With the start of a new year brings social pressures and expectations for clients to cut X, Y, and Z out of their lives and adapt a whole slew of new eating patterns and behaviors. While there may be good intentions behind these goals, they’re often unrealistic and can set our clients up for disappointment. What if we worked with clients so they focus on small dietary changes and lifestyle behaviors they can add to their lives?
The following are examples of these healthful additions dietitians can discuss with clients. Of course, it’s important to obtain a detailed history of the individual, listen to what he or she says, and take a personalized approach before making recommendations.
While we know the importance and benefits of sleep, we still have to remind the general public (and sometimes ourselves) about them. With busy and chaotic lifestyles, sleep usually becomes the last thing on the list of priorities. Remind clients that a lack of sleep negatively affects energy levels, exercise motivation, the ability to concentrate, and appetite regulation. Research shows sleep deprivation can increase ghrelin, our hunger hormone, while reducing leptin, the hormone that suppresses appetite.
Fermented Foods and Probiotics
Probiotics are a great addition for clients looking to increase variety in their diets for the new year. Probiotics improve digestive health, manage anxiety, boost mood, and reduce risk of some diseases. While consumers’ first thought may be supplements, remind them there are many food sources of prebiotics and probiotics, too. Snacks such as yogurt and cottage cheese contain plenty of protein, calcium, and vitamin D and are easy portable options. Other options include foods such as kimchi, sauerkraut, tempeh, miso, kefir, and natto (a Japanese soybean product).
Many people don’t meet the daily requirements for fiber, which is 25 g for women and 38 g for men. A great counseling strategy is to ask clients what sources of fiber they think they’re already including in their diets and talk about additional sources they can add. You also can discuss the health benefits of fiber, including normalized bowel function, decreased cholesterol, stabilized blood glucose, and improved satiety. Making an effort to add more fiber-rich foods into their diets also may automatically displace some processed foods and added sugars without putting a focus on eliminating those foods.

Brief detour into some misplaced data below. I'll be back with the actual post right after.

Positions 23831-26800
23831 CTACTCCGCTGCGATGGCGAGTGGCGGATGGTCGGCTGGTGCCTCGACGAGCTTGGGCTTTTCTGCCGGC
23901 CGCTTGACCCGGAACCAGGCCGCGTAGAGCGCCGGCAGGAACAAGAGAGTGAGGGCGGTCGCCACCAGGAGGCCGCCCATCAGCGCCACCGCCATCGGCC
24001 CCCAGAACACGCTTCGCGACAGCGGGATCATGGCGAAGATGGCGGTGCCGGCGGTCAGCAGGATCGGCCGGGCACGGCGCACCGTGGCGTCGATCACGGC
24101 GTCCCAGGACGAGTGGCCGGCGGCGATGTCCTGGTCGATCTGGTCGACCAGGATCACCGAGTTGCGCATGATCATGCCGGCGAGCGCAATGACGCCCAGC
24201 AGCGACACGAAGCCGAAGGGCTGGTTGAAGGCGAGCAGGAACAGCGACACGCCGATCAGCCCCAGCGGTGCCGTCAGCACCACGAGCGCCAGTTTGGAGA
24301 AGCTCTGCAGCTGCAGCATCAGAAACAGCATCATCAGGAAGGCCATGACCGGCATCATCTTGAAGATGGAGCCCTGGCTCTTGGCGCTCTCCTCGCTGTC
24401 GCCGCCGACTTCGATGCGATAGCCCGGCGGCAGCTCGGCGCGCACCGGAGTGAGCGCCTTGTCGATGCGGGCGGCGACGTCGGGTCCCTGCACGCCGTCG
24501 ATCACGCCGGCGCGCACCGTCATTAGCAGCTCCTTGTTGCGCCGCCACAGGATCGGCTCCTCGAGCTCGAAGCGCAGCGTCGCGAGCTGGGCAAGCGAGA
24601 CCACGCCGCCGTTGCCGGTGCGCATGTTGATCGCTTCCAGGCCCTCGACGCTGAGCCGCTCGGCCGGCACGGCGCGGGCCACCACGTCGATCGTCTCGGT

Most Americans aren’t eating enough seafood, either. A recent American Heart Association science advisory found that including two servings of fish/week can significantly reduce the risk of heart attack and stroke. Seafood is a lean source of protein that contains heart-healthy omega-3s, vitamin D, B vitamins, iodine, and selenium. Suggest some different ways to include seafood, such as buying it frozen for convenience, adding it to poke or buddha bowls (mixed with rice and veggies), or consuming it as a snack (eg, dried jerky, portable tuna and salmon spreads).
While not a dietary change, the importance of social connection to our overall health is significant. There’s a large body of research showing that individuals with the fewest social relationships are more likely to die prematurely. Social connections can support positive health behaviors, such as exercise, consuming nutritionally balanced diets, and promoting adherence to medical regimens. Having a strong social support system also can affect psychological well-being and mental health.
Of course, there are many other things you can discuss with clients, but hopefully these topics will provide a starting point for working with clients in the new year.
— Sarah Schlichter, MPH, RDN, LDN, is a freelance writer, nutrition consultant, recipe developer, and private practice owner in Charlotte, North Carolina. She specializes in intuitive eating and sports nutrition. You can find more of her writing on her blog, bucketlisttummy.com.